Venous Mapping Duplex Ultrasound

Duplex ultrasound is commonly used to measured vein diameters and patency prior to surgery.

The great saphenous vein in the leg and the cephalic and basilic veins in the arms are conduits that can be harvested and used for leg bypass surgery. These veins need to be free of thrombus and of a minimum size (>3mm) for them to be an effective and lasting conduit for bypassing arterial blockages. B-mode ultrasound is used to measure the diameters of these veins with a detailed report of the vein diameters created. Vascular surgeons will use a vein graft in preference to a synthetic graft due to the longer patency of vein grafts for bypass surgery.

Due to the increasing incidence of renal (kidney) failure the creation of a fistula to be used for dialysis is becoming more and more common. A fistula is created by connecting a superficial vein to the artery. These veins are now subjected to arterial pressure and as a result these veins begin to dilate. The amount blood flow increases through the vein and catheters can be inserted in the vein to take blood to a dialysis machine for filtering and then be returned to the vein. The most common veins used to create a fistula are the cephalic and basilic veins in the arms. B-mode ultrasound is used to map the course of the vein and measure the diameters of the vein. The vein needs to be >3mm in diameter for a successful fistula to be created. At the same time of the vein mapping the brachial, ulnar and radial arteries in the arm will also be scanned to check that there is no flow limiting stenosis in these arteries, the presence of which may compromise maturation of the fistula.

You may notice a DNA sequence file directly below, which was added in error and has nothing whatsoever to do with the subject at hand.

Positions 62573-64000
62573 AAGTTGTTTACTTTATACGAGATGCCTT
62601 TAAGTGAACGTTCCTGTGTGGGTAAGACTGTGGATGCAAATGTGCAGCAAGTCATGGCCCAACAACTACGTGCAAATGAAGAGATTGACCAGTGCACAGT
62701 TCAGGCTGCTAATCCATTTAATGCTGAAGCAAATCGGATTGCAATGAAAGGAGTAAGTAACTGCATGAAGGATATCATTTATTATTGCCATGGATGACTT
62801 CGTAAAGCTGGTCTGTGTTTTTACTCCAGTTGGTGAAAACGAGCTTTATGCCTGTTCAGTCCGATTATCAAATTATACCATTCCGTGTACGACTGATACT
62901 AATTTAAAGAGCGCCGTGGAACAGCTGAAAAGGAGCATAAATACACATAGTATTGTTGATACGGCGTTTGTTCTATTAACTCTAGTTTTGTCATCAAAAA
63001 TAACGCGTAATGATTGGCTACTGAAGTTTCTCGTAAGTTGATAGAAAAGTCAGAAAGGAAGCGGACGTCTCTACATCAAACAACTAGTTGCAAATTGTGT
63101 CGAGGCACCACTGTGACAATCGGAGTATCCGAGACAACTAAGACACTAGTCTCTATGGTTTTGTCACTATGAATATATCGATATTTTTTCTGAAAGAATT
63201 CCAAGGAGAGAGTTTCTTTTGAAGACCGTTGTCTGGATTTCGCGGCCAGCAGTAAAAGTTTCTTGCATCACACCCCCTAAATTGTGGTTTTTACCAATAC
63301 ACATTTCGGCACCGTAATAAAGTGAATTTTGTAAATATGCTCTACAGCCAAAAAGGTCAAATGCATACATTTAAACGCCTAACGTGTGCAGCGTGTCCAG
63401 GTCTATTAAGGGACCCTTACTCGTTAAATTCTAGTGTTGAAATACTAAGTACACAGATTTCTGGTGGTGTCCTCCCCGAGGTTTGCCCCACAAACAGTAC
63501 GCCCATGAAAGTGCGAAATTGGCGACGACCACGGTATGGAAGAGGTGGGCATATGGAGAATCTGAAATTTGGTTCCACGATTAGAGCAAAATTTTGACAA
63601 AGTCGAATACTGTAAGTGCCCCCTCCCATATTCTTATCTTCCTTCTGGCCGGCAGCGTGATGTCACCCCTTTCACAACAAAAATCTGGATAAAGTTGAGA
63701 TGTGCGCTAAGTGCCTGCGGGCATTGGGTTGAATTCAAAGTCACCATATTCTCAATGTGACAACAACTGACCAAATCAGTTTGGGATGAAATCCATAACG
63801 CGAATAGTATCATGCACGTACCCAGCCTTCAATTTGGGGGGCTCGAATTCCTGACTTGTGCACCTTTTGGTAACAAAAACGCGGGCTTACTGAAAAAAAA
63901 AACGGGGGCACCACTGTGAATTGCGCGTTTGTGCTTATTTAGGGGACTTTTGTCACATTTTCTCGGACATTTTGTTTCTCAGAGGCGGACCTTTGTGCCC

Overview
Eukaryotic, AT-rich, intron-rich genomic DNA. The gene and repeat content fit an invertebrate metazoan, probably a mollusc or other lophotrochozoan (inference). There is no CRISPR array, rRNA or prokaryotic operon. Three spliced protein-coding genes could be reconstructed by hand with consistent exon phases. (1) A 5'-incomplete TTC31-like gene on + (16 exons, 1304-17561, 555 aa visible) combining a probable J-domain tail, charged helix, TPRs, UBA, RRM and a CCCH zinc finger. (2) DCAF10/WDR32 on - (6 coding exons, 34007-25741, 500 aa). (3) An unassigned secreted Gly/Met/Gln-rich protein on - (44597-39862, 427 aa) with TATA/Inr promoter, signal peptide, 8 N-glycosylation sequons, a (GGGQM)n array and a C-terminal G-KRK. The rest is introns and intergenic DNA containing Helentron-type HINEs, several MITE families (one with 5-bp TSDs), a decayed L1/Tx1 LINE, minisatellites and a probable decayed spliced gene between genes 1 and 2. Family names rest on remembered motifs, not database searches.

Arm and leg vein mapping: no preparation required.

The patient is seen sitting with the legs dependant and the arms supported by a pillow. The study is non-invasive and painless and does not involve needles. Privacy is assured. The skin of the legs and arms are exposed and gel is applied to the skin. The ultrasound probe is moved over the skin of the limb. B-mode ultrasound is used to examine the veins and assess them for patency and thrombus. The diameters of the veins are measured in the proximal, mid and distal segments of the upper arm and forearm and in the thigh and calf. A detailed worksheet is prepared documenting all diameters and a formal report generated. In the case of vein mapping for fistula creation B-mode and Doppler ultrasound examination of the arm arteries will also be performed with these results included in the formal report.

On occasions the sonographer will draw on the skin the course of the vein as a marker for the surgeon. This should not be removed prior to surgery.


The examination may take up to 30 minutes to perform.



Patency of the vein and presence of thrombus in the veins should be documented.

Presence of calcification and existence stenosis in the arm arteries should be documented.